Breast cancer is breast cancer right?

Hello people,

Q: When is breast cancer not breast cancer?

A: When it spreads to other areas of the body.

That's right, Metastatic breast cancer is not currently included in the statistics used by groups like Susan G. Komen to show the cure rate of cancer. It is the cancer industries dirty little secret that the 40,000 men and women who are die from mets breast cancer each year, aren't included in the stats. Why would that be you might ask. Well, it would make their cure rates lower and it wouldn't make people walk/run and donate to the many pink ribbon groups with their hands out for donations.

Below is an informative post I wrote 3 yrs ago as all this information was becoming new to me. I thought that I'd share it with you here on this blog. It was previously posted on my old blog the beautiful life.

Breast cancer is breast cancer, Right?
Hello people,

Spoiler alert, there is no makeup or fashion in this post!

I hope that this post finds all of you healthy and enjoying Summer. I would like to take a moment to remind the women readers to do monthly breast exams. In cast you didn't know this, Men can develop breast cancer as well. So, men if you feel something odd, get it checked.

Now how is one type of breast cancer different from another? Well of course there is staging, but I won't get into that. There is breast cancer that you would typically hear about, then there is inflammatory breast cancer which is mainly the tissue of the breast and ducts, and there is METS BC. Here is some information that I borrowed from Amy Durfee West's blog.

Stage IV breast cancer is considered incurable. That makes it kind of an embarrassment in some of the “survivor” literature. Supposedly you have early detection, and you follow doctor’s orders, and you do your surgery, chemo and maybe radiation, and you lose weight and control stress and you become a cancer-free survivor. What do we do with people who don’t fit that profile? Well, there isn't much research funding for Mets breast cancer.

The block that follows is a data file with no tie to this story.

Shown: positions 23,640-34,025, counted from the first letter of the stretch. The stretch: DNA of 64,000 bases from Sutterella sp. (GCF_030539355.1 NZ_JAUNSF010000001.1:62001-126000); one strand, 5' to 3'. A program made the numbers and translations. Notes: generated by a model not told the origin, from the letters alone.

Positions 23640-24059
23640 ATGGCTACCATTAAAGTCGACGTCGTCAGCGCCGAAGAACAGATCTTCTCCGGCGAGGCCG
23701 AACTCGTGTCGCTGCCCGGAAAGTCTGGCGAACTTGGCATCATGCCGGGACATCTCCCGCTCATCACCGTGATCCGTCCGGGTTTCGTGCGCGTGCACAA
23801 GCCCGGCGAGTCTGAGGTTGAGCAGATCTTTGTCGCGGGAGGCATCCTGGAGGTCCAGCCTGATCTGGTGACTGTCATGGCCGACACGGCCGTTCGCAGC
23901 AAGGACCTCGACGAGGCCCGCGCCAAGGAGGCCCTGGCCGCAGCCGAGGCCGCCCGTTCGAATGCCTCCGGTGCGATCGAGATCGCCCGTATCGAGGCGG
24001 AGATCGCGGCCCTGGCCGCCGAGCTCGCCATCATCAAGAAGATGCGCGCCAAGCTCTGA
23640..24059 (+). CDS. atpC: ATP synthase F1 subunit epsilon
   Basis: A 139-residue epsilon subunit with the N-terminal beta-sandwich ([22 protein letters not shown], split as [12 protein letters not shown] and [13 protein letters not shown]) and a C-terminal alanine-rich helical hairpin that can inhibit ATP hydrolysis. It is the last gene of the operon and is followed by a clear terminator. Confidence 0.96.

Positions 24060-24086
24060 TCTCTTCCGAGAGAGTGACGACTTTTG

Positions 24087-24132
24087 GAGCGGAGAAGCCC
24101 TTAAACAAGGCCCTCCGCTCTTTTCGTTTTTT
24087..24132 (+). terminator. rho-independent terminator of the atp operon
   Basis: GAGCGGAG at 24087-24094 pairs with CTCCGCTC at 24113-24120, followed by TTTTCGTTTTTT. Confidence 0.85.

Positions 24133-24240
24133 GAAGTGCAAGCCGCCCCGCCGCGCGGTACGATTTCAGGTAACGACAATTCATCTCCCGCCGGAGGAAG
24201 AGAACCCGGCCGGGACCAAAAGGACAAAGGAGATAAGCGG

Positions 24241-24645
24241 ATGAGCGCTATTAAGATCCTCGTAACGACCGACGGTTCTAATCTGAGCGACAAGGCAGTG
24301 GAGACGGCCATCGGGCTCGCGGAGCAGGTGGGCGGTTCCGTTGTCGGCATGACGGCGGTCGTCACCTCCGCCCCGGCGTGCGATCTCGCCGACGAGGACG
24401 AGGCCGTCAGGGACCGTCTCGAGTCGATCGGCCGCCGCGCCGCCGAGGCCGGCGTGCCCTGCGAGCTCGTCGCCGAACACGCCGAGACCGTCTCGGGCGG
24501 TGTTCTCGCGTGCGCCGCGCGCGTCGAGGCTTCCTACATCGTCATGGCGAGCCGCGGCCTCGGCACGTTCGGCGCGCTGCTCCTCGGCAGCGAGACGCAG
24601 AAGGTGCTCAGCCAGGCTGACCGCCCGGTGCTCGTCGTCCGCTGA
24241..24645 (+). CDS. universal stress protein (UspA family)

METAvivor’s 5 MBC Misperceptions
Myth: Research funding is well balanced for all stages of cancer.
Reality: 90% of cancer deaths result from Stage IV cancer, but only 2% of research funds are devoted to stage IV.
Myth: Metastatic breast cancer is rare.
Reality: 30% of breast cancer patients progress to Stage IV. Many more initially present with metastatic breast cancer.
Myth: Healthy lifestyles, timely screening and early detection prevent metastasis.
Reality: Metastasis happens despite vigilance and precautions. Even Stage I patients can and do metastasize.
Myth: Metastatic breast cancer is becoming a chronic disease. Fewer die every year.
Reality: New treatments extend life for some, but survival remains elusive. Over 40,000 women and men have been dying annually since 1987.
Myth: Stage IV breast cancer patients are well supported by many groups.
Reality: Far too many patients must face their challenges with little to no support. Most programs focus on wellness and recovery, avoiding any reference to Stage IV.

Okay, so that is end of the post that I've linked you to. On this page so aptly named The beautiful life, I want to impart on you that despite the negative things that are in the information, I still feel joy. Each morning I wake, It is another gift. I used to wake up thinking that it was the same old same old. Now I wake up thinking of the day as a blessing. It also makes me not plan things long term. It is about living in the moment or the day. That really does make every second such a beautiful moment in life. In so many ways it also has made the people closest to me more beautiful too. They say you never know who your real friends are until you go through a crisis. That is completely true. My true friends and family are beyond coming through for me. They are solid as a rock.

Let me remind you again to check yourselves, and get yearly mammograms.

Thank you for stopping by this blog. If any of this information has been helpful to you or if you have any questions please let me know in the comments.


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